The security of people has other dimensions too. If the concept of a global neighbourhood is valid, neighbourhood values must guide us. The duty of care for our neighbour is the foremost of these values. In a neighbourhood, all are neighbours; in the global neighbourhood, our duty of care is owed to all who share the planet. This duty is the more compelling, the more a neighbour needs care. High among those who stand in need of care are the world's poor, the one in five of its people that economic progress has bypassed.
The continuing growth of poverty has been obscured by the dazzling performance of the Asian tigers and the vigour exhibited by the second wave of candidates for NIC status -- countries such as China, Indonesia, Thailand and now India in Asia and others such as Brazil, Chile and Mexico in Latin America. But the unchecked expansion in the number of the absolute poor from around 600 million, when Robert MacNamara first made that term part of our vocabulary in the late 1970s, to 1.3 billion in 1993 points shamefully, and dangerously, to the scale of the problem of economy insecurity.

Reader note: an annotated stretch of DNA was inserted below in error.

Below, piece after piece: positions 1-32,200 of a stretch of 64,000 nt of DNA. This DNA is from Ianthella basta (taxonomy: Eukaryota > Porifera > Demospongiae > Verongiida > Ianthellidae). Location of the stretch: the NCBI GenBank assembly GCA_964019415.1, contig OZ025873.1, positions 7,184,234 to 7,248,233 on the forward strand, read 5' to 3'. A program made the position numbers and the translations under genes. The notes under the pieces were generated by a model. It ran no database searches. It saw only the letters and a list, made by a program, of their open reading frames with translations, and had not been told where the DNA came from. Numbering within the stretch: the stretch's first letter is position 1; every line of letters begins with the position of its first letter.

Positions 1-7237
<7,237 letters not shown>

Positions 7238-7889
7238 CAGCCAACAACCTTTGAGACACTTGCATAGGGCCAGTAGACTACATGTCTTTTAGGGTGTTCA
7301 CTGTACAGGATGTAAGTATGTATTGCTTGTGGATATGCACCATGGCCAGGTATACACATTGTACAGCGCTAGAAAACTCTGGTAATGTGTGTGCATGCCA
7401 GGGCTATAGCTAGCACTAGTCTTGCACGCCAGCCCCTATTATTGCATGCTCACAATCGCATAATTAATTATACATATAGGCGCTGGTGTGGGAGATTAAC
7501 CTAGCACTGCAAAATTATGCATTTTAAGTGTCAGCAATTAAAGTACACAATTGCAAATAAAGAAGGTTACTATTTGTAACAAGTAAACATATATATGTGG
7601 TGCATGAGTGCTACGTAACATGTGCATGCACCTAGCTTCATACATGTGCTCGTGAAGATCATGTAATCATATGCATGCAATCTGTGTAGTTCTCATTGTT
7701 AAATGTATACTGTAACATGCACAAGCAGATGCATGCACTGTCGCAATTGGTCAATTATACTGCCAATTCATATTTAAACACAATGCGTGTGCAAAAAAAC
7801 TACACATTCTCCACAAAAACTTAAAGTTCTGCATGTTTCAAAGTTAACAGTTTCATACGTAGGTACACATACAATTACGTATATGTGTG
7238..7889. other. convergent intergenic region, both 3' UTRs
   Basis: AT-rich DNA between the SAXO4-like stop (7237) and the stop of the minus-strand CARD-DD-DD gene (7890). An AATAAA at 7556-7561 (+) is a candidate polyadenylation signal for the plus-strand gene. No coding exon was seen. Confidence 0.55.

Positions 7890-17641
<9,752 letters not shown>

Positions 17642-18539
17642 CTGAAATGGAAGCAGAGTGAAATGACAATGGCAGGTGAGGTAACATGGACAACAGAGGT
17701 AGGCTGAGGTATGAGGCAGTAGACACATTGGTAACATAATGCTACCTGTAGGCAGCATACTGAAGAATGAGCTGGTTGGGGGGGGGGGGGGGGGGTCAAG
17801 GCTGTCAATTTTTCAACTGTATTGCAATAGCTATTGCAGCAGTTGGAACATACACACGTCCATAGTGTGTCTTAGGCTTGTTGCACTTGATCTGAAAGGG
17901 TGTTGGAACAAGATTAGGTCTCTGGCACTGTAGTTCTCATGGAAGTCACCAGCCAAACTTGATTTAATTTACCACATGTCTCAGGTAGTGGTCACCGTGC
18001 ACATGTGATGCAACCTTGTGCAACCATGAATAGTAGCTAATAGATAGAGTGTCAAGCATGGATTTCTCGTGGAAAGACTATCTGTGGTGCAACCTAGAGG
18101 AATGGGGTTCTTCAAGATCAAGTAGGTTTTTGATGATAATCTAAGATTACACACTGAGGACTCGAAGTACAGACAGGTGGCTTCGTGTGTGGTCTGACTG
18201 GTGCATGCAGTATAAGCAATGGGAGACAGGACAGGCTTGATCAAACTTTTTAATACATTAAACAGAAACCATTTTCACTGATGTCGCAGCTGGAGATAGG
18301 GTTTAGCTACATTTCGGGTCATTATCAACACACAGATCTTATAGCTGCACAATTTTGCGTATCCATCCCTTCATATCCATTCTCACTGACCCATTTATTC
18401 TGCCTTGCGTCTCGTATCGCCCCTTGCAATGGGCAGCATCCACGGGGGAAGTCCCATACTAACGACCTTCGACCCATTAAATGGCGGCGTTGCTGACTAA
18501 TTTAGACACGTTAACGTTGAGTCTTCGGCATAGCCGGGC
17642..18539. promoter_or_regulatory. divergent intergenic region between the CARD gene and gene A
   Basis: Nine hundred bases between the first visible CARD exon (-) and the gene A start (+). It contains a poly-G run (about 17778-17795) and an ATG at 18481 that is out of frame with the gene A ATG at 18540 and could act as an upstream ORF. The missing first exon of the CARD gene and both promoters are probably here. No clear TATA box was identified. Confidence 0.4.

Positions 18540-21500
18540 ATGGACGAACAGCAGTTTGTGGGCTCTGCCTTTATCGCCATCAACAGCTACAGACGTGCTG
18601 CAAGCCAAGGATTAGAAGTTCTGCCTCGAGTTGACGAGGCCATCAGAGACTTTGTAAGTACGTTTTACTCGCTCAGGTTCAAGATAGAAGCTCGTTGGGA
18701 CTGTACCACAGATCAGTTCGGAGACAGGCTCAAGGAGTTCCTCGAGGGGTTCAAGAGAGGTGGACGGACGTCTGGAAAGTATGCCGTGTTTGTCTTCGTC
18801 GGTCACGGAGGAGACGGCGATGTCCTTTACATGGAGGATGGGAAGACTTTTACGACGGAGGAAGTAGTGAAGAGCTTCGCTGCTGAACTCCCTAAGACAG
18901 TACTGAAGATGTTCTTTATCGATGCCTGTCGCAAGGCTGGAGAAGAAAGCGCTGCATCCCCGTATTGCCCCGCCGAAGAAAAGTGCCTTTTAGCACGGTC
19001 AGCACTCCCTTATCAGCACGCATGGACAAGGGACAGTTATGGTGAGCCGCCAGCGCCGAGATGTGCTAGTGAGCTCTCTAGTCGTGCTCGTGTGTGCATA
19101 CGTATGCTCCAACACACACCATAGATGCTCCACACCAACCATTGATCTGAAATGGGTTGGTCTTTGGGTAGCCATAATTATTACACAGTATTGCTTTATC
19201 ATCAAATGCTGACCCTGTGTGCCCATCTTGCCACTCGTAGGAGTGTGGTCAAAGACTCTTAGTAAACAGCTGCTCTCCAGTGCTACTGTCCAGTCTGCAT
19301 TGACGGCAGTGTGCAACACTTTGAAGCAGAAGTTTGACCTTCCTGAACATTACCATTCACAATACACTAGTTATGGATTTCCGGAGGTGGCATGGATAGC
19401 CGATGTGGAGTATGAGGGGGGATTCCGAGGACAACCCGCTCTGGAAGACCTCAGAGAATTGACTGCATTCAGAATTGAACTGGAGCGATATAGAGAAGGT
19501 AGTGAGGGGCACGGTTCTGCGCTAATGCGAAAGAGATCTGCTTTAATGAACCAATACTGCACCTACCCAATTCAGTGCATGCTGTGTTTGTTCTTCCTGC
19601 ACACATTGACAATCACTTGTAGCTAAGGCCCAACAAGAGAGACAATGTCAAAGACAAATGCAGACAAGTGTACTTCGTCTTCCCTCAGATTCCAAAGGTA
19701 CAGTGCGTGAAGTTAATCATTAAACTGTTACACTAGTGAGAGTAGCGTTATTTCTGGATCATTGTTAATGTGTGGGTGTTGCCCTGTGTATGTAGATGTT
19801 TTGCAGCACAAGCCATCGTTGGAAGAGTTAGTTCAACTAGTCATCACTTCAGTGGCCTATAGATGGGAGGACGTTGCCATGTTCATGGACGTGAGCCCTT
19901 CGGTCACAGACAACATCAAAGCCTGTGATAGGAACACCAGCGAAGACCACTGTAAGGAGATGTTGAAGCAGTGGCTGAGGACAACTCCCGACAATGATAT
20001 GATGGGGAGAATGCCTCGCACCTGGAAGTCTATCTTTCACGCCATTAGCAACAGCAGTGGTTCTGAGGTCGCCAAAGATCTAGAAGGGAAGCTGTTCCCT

Yet, the utter deprivation that is absolute poverty is not the only form of economic insecurity. I still recall, with shock, my sight, on the night of President Clinton's Inauguration, of what I thought was the longest bus queue ever, only to discover that it was a queue of the homeless waiting for a mobile soup kitchen, in the capital city of the world's superpower. The exceptionally high increase in unemployment in industrial countries over the past few years, which recovery from recession has not reversed, has made life insecure for many millions of people. Their situation may not be so abject as the plight of the absolute poor, but it spells insecurity all the same. A sophisticated, globalised, increasingly affluent world currently coexists with a marginalised under--class, global and within countries -- all countries.